Travel, Etc.

Travel, Etc.

Travel, Etc.

Travel, Etc. --> Ten Days in the Napa Valley Part 2

Ten Days in the Napa Valley Part II
By Jim Bandy

Chateau Montelena

To round out this last update from our fall 2021 trip to Napa, I have three more wineries to share with you. And, next week we will have some travel tips for Napa along with some general observations about the changes since the Pandemic that we think will be helpful for planning your next trip to Napa or Sonoma.

Chateau Montelena:
You may not be aware that Chateau Montelena is still owned by the Barrett family. For over 50 years, they have been responsible for one of the most iconic wineries in the valley. Yes, the winery was nearly sold in 2008, but the deal did not close. It remains a Barrett family concern. While it is a hike up the valley to get to Calistoga and the castle-like property, the reward is definitely worth it.

We had an added advantage of being with our friend Jill, a long-time club member; the reserved parking spot was a special treat since it was raining when we arrived. Since Chateau Montelena has been around for so long, most of you may already know that that they offer a nice array of wines from Chardonnay, Sauvignon Blanc, and Riesling to Cabernet, Petite Sirah, and Zinfandel.  We were able to taste almost all of them; the Sauvignon Blanc had sold out. Having had it before, I would be surprised if it was still available.

Of course, the Chardonnay is what made them famous at the 1976 Judgement of Paris. While the vineyards they use today may be different from the 70s' I was immediately impressed with the quality and style, which remains distinctly Burgundian. I would have happily sat there and enjoyed just that wine, but they were willing to pour more, and I couldn’t be rude. Both the Petite Sirah and Zinfandel were also made in a more restrained style. Honestly, the Estate Zinfandel reminded me of why I became a Zin-fan in the first place. And tasting the Estate Cabernet next to the Napa Cabernet, it was easy to see just how different they are. The estate Cabernet was gorgeous, but I would be perfectly happy to enjoy the Napa designation. That enjoyment may be limited, though. Unfortunately, Chateau Montelena lost all of their red grapes in 2020 to smoke damage, so there will not be any 2020 Cabernet or Zinfandel. They also lost their Riesling grapes to smoke but were able to get the Chardonnay harvested safely.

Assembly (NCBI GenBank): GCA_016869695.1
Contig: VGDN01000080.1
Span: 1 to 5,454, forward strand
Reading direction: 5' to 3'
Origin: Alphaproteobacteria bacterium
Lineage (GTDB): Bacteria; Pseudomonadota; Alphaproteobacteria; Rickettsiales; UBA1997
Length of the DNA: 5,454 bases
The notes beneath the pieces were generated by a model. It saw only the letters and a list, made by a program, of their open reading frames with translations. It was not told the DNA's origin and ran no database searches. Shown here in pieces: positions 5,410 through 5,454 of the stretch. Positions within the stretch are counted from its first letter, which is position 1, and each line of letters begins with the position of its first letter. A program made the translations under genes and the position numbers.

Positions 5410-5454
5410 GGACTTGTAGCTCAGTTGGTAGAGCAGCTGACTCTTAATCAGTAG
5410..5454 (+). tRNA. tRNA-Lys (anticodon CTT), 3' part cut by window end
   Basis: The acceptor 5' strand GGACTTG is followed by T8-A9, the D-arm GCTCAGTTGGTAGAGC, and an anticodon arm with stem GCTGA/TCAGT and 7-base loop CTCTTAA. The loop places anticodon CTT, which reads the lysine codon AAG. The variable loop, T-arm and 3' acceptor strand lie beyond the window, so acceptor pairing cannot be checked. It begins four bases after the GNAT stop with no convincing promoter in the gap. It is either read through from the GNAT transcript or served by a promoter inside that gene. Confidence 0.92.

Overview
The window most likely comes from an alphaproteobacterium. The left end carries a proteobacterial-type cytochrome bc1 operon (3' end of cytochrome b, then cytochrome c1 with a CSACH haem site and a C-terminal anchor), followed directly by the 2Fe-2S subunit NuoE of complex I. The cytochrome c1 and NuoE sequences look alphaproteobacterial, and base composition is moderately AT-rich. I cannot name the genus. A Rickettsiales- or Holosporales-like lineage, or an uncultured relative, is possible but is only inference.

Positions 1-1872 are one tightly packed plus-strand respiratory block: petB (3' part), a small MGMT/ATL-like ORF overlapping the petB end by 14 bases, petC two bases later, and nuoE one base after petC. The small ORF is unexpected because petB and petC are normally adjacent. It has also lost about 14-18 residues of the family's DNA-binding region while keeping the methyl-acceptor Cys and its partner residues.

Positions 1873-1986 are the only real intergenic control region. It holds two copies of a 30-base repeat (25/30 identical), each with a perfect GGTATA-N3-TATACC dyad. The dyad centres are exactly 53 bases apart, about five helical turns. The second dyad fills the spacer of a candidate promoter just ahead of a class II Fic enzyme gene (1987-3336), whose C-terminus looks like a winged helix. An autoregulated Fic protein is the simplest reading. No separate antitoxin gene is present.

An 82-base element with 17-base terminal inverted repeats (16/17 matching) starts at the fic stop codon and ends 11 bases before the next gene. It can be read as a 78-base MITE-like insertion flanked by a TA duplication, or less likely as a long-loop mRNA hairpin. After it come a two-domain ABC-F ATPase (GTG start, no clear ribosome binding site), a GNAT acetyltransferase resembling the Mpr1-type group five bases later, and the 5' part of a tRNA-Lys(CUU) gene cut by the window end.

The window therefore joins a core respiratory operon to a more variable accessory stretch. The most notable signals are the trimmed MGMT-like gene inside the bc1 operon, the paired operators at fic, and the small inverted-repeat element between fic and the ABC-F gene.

Celani Wines:

This was perhaps our fourth visit to the beautiful Celani (Che-LAH-ni) property in the Oak Knoll district: https://celaniwines.com.  Tom and Vicki Celani moved to Napa in the 1980s where they purchased 17 acres of grapes (Chardonnay and Cab Franc) and 120 olive trees. The tasting room is intimate and next door to Tom and Vicki’s home. Wendy Day has been their Director of Hospitality for some time and has always delivered an excellent experience. We tasted their current releases of estate Chardonnay and a blend of Merlot and Cabernet Franc called Tenacious. Both were favorites of ours. Their small production Rosé always sells out very quickly and was not available.  Then we moved to their three Cabernet’s: a single vineyard designate from Mt Veeder, a blend of Mt Veeder and Coombsville, and one last very special one, was their Ardore. A single-vineyard Cabernet from Coombsville, which is just as lush and lovely as the name implies. We have always enjoyed Coombsville Cabernet, and in the hands of Mark Herold, their winemaker, it was a knock-out.

Priest Ranch:

Not all wines with soul come solely from family endeavors. Such is Priest Ranch. Craig Becker and Allan Chapman co-founded Priest Ranch wines in 2006: www.priestranchwines.com. I wanted to include them in this review because of their commitment to making wine from their vineyards which express the land and honor the vintage. The property and vineyards are located in the eastern Vaca Mountains. We were happy their tasting room was much closer in Yountville, where Val took excellent care of us.

During the tasting, Val helped us learn about the many orientations and diversities this unique property offered, all of which directly affect their wines. They successfully grow Grenache Blanc and Sauvignon Blanc, along with Bordeaux varietals, Grenache, and Syrah. The whites were both excellent. but the Grenache Blanc was definitely my favorite! Crisp and flavorful with the bonus of also being reasonably priced.

And their Cabernet blends were solid, well-made, and distinctive. When Val offered to let us taste their 100% Cabernet called Snake Oil, I wasn’t sure what to expect. An appropriate description may be an iron fist in a velvet glove. Being from the 2018 vintage, the tannins were present, but the finish was smooth and silky. Not surprising that Robert Parker’s Wine Advocate scored it 93 points.

Somerston Estate is another endeavor for Craig and Allan. Under this label, they offer single block wines from their estate made only when the vintage allows. We did not taste these on this trip and will need to wait a bit before doing so. Craig shared that they did not harvest any fruit from their property in 2020 due to smoke damage. We were happy we could enjoy the current releases and take some home with us.

In summary, I have no doubt we will continue reading about conglomerates eating up smaller wineries and trying to consistently create a flavor profile regardless of the vintage. For those of us who appreciate the uniqueness of place and influence of weather, other options do exist through wineries like the ones shared in these two segments. I encourage you to seek them out the next time you are in Napa or check out those in the Grapevine Cottage inventory. I know you will be able to taste the passion with which these wines are made.